“We have four caves (plastic greenhouses) on the farm. Three standing, one on the ground. Those caves were purchased with PC and are very easy to move. We rotate them and that helps students on the math side, they go up and down easily and easily. It takes about a week to do this, but it teaches them the necessary math skills, such as calculating what space will provide.
We really get a great mix of students not only in the farms but also in our classrooms. We were from an individual county, a woman was an older student, and we met new graduates and everything in between: some had agricultural backgrounds, some had no experience.
“I think people really need to know, we have a lot to teach,” Watlington said. We don’t know all of them, but we have two greenhouses in high school (BY), and six are out here. We have 70 acres on Hacht Road, and we have 14 here. For ag mechanics, we have six types of tractors, here we get drip irrigation. That goes back to sustainable conservation, which is another course we teach about water conservation and our natural resources.
“We have a lot to teach a student who wants to learn about agriculture. And we bring our extension, we bring our market position (the most effective ways), we bring in a variety of people who are professionals like the Department of Health. We try to bring in a lot of knowledge from abroad. I don’t think our story is enough to tell these students. We have production and plant science, sustainable ag and agribusiness management (“all our fall courses”) in place. What we use to teach is the harvest of potatoes that Mr. Bernard brought with us for our fall crops and many programs – grafting and growing shitake mushrooms and pruning apple trees.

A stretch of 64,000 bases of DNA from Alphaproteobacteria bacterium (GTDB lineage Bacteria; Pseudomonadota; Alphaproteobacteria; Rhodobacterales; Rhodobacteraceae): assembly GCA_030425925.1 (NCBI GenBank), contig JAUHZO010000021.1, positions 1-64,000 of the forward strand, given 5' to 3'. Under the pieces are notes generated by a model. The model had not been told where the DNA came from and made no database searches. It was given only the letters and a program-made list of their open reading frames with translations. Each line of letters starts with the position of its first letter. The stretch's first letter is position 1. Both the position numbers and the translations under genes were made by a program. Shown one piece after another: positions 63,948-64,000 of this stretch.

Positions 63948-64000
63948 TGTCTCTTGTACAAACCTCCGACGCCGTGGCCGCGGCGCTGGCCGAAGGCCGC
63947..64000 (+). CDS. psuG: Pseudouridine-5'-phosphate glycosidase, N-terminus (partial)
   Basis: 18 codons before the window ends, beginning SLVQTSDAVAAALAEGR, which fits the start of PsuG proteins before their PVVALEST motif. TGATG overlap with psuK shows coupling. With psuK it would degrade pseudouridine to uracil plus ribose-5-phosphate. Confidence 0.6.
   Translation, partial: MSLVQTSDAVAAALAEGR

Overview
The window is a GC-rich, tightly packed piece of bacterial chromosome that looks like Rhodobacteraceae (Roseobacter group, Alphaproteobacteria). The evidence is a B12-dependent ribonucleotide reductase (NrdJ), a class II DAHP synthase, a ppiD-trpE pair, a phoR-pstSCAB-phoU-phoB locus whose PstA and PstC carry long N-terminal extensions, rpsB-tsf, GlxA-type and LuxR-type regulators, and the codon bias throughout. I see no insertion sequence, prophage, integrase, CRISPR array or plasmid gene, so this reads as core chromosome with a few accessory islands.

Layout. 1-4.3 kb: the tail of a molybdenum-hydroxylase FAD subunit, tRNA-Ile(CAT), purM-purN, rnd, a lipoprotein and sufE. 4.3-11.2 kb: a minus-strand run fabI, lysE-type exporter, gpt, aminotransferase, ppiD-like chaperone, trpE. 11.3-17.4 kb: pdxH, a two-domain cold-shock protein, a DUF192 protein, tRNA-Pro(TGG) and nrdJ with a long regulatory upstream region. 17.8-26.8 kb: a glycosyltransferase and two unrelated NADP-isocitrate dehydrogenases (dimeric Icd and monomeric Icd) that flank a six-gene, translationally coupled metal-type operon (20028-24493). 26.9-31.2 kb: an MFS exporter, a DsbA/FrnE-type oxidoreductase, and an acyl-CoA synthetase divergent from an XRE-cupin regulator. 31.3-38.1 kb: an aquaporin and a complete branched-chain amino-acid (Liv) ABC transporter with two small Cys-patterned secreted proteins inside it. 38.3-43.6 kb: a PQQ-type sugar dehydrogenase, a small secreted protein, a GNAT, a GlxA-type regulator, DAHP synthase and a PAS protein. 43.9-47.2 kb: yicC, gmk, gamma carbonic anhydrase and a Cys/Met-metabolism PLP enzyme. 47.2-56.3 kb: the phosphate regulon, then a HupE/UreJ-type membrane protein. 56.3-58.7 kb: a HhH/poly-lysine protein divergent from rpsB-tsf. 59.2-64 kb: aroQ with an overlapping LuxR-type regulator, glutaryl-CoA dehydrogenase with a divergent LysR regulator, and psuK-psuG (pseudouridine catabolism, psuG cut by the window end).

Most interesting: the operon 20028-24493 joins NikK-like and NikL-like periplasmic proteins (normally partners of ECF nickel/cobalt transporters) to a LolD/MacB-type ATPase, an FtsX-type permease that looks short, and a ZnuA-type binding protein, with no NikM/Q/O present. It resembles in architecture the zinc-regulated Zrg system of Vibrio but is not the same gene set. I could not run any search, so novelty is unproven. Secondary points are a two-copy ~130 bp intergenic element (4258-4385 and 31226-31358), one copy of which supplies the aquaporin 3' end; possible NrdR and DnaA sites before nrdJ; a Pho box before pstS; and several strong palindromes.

“In alternative-ag teaching, we show them unusual things that we would not normally think of as mushrooms. Either we cut oak or sweet gum logs, follow them with shitake mushroom mycelium and show them how to grow mushrooms if you want to do that as a side business or as a whole business.
“We will show the students how to paint an apple tree with a pear tree. We buy pear and apple root stock and then cut down the local apple trees. There is a small orchard here on the road, we get scion cuts and we prune them to start new trees. Bernard added.
“All the apple trees have been planted for hundreds of years and the old roots are weak and prone to disease, so they are planted in new roots. But plant them in a disease-resistant root canal, and they all go inside. You can’t wait to plant an apple seed and get a certain type of tree. There are so many different genetic variants in that genome where so many mutations can be made.